What advice did you give them?
Well, they were planning to stage a rally to protest, and we suggested that before they did, they should set up meetings and talk to administrators. Protests can be extremely effective, but what we’ve learned is that sometimes when you sit down and talk to people face-to-face, you may find that you have some allies. They may share some of your concerns, or need more information about your cause. They appreciate the opportunity to work on the problem before it gets to the protest stage, and sometimes, they may even welcome solutions or support from advocates – all you have to do is ask.

It’s really useful to forge those relationships with decision makers, and in the end, you may have more leverage that way. Rallies are powerful, but they probably shouldn’t be the first option you reach for.

About Student Advocates for the Arts:
Student Advocates for the Arts was founded by students in the Arts Administration program at Teachers College, Columbia University. Today they have chapters across the country. This video is part of SAA’s most recent campaign to reach new audiences of students and young voters who want to support the arts, but don’t know how. The video was a project created by SAA and produced pro bono by Dan Wiener and Tim Mattson at Sweet Victory Entertainment.

Get involved:
Student Advocates for the Arts has two events this month:

Arts Degree: October 14, 2010
Meet with student arts administrators from programs around New York City for some laid-back networking and arts talk over drinks!

America: Now and Here, October 21st, 6:30-8 p.m.
Arts leader Dorothy Dunn, in conversation about America: Now and Here, a community-centered traveling project to promote America: Now and Here.

For more information on either event: email studentartsadvocates@gmail.com or visit http://studentadvocatesforthearts.wordpress.com/.

What I Did on My Summer Vacation, or Arts Education Advocacy in Reality

September 9, 2010 by

By Victoria Plettner Saunders

My name is Victoria Plettner-Saunders and I am one of the founders of the San Diego Alliance for Arts Education, a local advocacy network initiated by the California Alliance for Arts Education. While our formal alliance launch was in May of 2010, we actually began to gain recognition for arts education advocacy with the San Diego Unified School District (SDUSD) in June 2009 when we successfully convinced the SDUSD School Board to remove the Visual and Performing Arts Department (VAPA) from a list of things to eliminate to save money. At that time, we were a consistent presence at school board meetings and our message was clear: a) we want to be in partnership with the district on arts education issues and b) “We aren’t going away.” Here’s what that meant in reality.

In May we officially launched the San Diego Alliance for Arts Education and invited the school board president Richard Barrera to talk to our invited guests about the status of arts education in the District. By July, I’m in his speed dial and he was calling for my help. The school board is voting on Tuesday to put forth a ballot measure for a parcel tax to create local revenues for the District’s budget, he says. He wants to know if we can help by coming down to speak in support of it. He explained what is now referred to as Prop. J. The funds will be distributed to each school on a per student basis and decisions about using the funds will be up to each school. However, they are to be used for student instruction only and not for administration or overhead. Wearing my advocacy hat, I asked him if there is specific language to ensure that visual and performing arts instruction can be a recipient of the funds. I am concerned about specific language for arts education because without it, principals could think that the funds can only be used for science, technology, English and mathematics instruction. He says he’ll make sure that arts education is included. I tell him that I will be there and I send out an email asking for others to come down in support as well.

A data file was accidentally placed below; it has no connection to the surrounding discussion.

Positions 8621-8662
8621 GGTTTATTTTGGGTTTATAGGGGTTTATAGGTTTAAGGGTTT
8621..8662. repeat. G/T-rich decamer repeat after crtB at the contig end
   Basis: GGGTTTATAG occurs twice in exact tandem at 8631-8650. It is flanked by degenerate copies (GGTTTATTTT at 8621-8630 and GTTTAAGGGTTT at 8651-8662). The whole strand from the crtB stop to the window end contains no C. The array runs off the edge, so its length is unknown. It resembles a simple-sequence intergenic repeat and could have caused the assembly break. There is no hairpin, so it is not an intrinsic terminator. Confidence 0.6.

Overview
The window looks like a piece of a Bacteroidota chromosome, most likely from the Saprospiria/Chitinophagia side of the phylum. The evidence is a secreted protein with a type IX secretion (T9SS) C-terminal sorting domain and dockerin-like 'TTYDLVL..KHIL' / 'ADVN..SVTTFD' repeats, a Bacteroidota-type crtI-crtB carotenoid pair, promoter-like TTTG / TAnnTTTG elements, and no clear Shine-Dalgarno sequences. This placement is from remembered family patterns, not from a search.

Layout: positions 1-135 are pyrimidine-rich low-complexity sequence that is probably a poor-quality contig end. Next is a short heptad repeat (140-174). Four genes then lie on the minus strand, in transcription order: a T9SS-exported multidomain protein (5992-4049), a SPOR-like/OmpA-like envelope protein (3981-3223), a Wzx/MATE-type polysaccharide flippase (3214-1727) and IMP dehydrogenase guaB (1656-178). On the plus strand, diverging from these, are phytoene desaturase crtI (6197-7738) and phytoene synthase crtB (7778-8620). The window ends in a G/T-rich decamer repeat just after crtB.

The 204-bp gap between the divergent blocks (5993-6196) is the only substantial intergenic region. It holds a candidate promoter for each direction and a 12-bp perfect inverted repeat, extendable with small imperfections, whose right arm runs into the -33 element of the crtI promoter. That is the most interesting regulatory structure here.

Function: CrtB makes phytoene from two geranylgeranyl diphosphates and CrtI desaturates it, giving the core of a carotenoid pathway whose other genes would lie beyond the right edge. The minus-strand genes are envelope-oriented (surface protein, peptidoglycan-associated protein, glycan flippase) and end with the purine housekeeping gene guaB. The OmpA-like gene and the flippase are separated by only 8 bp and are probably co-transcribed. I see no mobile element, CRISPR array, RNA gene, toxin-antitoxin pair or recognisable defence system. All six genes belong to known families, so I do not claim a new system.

At the meeting, I get up and make a presentation during which I remind them that “we aren’t going away.” This time I indicate that their prioritization of arts education is important to us and that we will support them in finding a way to continue funding it via the parcel tax. The presentation detailing what will happen if Prop. J doesn’t pass described the loss of athletics, increased class sizes; loss of GATE, and half day kindergarten, but nowhere is there any indication that arts education could be affected.

Afterwards, I asked Mr. Barrera why the presentation didn’t indicate that the arts will be victims of the budget ax. We both know that if the District doesn’t find new revenues, hard decisions will have to be made and we can’t expect to be “saved” while other equally as important budget items are lost. To which he replied, “To be honest with you Victoria, I think they’re scared to. Arts education advocates made so much noise last year when they put it on the elimination list.” I’d like to believe that’s true, but I’ve learned that their campaign managers have a different perspective on what polls well for these things and “arts programs” weren’t part of it. I don’t necessarily agree with them and it hasn’t stopped us from putting the word out there ourselves.